Sunday, July 09, 2006

The Doctrine of the Real Presence of Christ in the Holy Eucharist from the Anglican perspective

A friend of mine, Father Derrick Hassert, has written the following on the the doctrine mentioned in the title. Any thoughts, comments, questions, snide remarks?

As Anglicans I believe we must first go to the Scriptures, where we are told by St. Paul that the “. . .Lord Jesus, the same night in which He was betrayed, took bread; and when He had given thanks, He broke it and said, ‘Take, eat; this is My body which is broken for you: this do in remembrance of Me.’ In the same manner also He took the cup when He had supped, saying, ‘This cup is the new testament in My blood: this do ye, as oft as ye drink it, in remembrance of Me.’ For as often as ye eat this bread and drink this cup, ye do show the Lord's death until He come. Therefore whosoever shall eat this bread and drink this cup of the Lord unworthily, shall be guilty of the body and blood of the Lord. But let a man examine himself, and then let him eat of that bread and drink of that cup. For he that eateth and drinketh unworthily, eateth and drinketh damnation to himself, not discerning the Lord's body” (1 Cor 11: 23-29).

Similarly, St. Paul declares to us that “The cup of blessing which we bless: is it not the communion of the blood of Christ? The bread which we break: is it not the communion of the body of Christ? For we, being many, are one bread and one body, for we are all partakers of that one Bread” (1 Cor 10: 16-17). The writings of the Church Fathers, especially the Apostolic Fathers, declare likewise without any great philosophical speculation. The truth of Christ’s words, and the words of St. Paul, are accepted through faith.

When we turn to the formularies of classical Anglicanism (the 1549-1928 Prayer Books, the Articles, and the homilies) what are we told about the Eucharist? We are told that it is an “outward and visible sign of an inward and spiritual grace” the outward part being bread and wine and the inward part being Christ’s Body and Blood. The Articles declare likewise that the “The Body of Christ is given, taken, and eaten, in the Supper, only after an heavenly and spiritual manner.” In the homilies we read of “the due receiving of the blessed Body and Blood of our Saviour Christ under the form of bread and wine.”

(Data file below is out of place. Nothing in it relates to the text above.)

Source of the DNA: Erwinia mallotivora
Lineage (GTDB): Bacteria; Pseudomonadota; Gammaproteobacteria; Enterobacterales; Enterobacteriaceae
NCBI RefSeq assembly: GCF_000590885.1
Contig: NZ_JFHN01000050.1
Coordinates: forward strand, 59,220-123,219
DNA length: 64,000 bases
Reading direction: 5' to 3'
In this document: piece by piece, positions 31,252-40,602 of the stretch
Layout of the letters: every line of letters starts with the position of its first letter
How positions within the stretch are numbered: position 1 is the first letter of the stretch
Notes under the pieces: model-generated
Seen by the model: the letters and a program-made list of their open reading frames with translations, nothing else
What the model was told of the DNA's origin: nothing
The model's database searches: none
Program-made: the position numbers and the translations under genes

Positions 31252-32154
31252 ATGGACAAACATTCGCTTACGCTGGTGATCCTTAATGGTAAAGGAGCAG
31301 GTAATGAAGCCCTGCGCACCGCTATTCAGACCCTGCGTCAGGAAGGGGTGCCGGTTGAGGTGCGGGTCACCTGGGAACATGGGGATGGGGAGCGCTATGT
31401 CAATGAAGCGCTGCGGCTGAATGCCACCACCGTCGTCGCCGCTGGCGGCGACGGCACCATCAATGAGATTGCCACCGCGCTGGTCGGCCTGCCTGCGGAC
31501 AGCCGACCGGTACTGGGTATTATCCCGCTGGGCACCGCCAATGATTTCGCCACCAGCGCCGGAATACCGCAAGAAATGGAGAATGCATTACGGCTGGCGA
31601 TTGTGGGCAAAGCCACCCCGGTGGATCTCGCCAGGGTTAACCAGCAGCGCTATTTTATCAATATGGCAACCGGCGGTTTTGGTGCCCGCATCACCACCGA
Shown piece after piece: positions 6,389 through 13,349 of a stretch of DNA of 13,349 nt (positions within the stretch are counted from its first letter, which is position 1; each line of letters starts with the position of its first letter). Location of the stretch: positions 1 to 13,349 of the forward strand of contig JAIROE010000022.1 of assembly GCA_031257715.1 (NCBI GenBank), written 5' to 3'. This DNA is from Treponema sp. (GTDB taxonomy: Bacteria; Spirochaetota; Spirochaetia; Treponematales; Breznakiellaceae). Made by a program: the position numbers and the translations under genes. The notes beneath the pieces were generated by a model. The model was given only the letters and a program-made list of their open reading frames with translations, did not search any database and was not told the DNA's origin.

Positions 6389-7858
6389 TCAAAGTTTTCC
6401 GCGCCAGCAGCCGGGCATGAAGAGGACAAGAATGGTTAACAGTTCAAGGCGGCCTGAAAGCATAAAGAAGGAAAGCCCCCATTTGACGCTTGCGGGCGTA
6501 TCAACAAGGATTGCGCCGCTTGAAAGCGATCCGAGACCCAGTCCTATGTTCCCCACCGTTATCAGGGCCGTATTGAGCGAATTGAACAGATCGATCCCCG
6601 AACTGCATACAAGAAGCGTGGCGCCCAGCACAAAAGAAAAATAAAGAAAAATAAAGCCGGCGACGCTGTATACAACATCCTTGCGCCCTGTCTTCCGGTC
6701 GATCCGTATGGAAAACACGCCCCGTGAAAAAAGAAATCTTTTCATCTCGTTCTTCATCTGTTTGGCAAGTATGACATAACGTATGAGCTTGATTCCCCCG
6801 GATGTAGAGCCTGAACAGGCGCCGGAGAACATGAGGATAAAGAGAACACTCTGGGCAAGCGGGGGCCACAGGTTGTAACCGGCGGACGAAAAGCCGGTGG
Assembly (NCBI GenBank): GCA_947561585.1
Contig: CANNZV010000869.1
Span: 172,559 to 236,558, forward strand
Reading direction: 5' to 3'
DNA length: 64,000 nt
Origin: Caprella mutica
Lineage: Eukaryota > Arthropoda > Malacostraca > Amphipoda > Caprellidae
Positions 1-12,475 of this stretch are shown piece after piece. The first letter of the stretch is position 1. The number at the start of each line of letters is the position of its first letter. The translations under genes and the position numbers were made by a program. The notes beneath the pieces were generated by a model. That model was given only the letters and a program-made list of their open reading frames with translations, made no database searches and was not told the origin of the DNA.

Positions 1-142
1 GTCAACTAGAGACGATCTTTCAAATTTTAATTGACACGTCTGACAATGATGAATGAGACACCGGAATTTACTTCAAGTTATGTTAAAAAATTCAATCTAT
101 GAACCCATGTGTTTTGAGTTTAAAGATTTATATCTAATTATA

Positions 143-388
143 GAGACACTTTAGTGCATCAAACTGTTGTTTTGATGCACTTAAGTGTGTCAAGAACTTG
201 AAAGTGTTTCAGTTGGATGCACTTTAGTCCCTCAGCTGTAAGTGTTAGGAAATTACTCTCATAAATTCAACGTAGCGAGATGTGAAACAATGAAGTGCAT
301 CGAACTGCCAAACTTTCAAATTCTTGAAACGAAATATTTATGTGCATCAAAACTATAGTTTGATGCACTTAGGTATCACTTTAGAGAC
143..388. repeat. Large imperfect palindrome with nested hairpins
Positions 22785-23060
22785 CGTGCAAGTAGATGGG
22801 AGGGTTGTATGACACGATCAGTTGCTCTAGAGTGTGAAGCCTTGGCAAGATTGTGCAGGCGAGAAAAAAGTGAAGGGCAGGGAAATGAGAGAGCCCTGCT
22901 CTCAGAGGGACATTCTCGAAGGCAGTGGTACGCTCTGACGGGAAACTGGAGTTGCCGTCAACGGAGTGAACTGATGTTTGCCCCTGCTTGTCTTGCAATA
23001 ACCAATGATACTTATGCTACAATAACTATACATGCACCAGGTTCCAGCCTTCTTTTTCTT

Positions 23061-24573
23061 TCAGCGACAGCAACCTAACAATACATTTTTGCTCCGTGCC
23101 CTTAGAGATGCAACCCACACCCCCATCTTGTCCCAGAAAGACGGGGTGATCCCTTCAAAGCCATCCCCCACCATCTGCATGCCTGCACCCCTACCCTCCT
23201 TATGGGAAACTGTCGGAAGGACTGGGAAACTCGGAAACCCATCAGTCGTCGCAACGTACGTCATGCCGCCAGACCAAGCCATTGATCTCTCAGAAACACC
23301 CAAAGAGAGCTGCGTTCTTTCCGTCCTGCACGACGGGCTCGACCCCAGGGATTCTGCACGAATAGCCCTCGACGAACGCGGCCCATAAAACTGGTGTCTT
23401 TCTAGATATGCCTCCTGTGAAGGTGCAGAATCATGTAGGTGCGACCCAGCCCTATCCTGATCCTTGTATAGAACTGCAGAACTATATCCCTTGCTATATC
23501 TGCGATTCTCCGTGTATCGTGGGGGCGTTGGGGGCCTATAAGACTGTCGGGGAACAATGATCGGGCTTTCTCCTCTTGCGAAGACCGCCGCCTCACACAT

Here, in the classical Anglican documents, we have a very Scriptural teaching which conforms as well to the teachings of the Church Fathers. Some wish to press beyond these points of agreement and engage in all manner of scholastic inquiry…. Some will ask the manner of Christ’s Presence in the Sacrament? Is it bodily, physical, carnal, corporal, localized?

Though some may hold to various viewpoints that are more specific than that outlined above by Father Hassert, many would argue that they are not to be pushed on the Church for belief because they cannot be proved by and from Scripture. Many would also argue that the basic Scriptural basis of Anglicanism is also one of its greatest strengths.


Mark said...

I think Lancelot Andrewes summed up the Anglican position quite well in his response to Cardinal Bellarmine:

"Christ said 'This is my Body'. He did not say 'This is my Body in this way'. We are in agreement with you as to the end; the whole controversy is as to the method. As to the 'This is', we hold with firm faith that it is. As to the 'This is in this way' ( namely, by the Transubstantiation of the bread into the Body ), as to the method whereby it happens that it is, by means of In or With or Under or by Transition, there is no word expressed. And because there is no word, we rightly make it not of faith; we place it perhaps among the theories of the school, but not among the articles of the faith."

And yet pinning down the Anglican doctrine of the presence might not be as simple as Fr. Hassert's article implies. It is quite easy, I think, to identify a historical development in sacramental theology that remains recognizable in terms of the Anglican formularies. One, for example, can see that for all their differences, divines like Cranmer, Hooker, Andrewes, Laud, Bramhall, Johnson, Pusey, Moss et al, thought through the implications of the presence using many of the same theological presuppositions: trans as a change in nature, rather than in substance; "spiritual" manducation; acceptance of the Augustinian definition of outward sign and invisible grace", and so on.

But within this historical tradition-which, I would say, is different from Anglo-Tridentinism and other "Anglo-Catholic" schools which don't have a great deal of love for the PrayerBook and Articles -these differences ( dynamic receptionism, transelementation, virtualism, etc.) can be divisive- depending on the particular cut of your identity as a Prayer Book Anglican. I, for example, believe that the "Whole Christ", as Cranmer puts it, is made present in the consecrated elements by " a kind of hypostatic union between the sign and the thing signified", to borrow a phrase from Andrewes. Hence I believe it is quite proper to adore Christ as he is made present in the mysteries. But for a low churchman, one who believes that Christ is only made present in the souls of the faithful, such a piety might be abhorrent. What's an Anglican to do?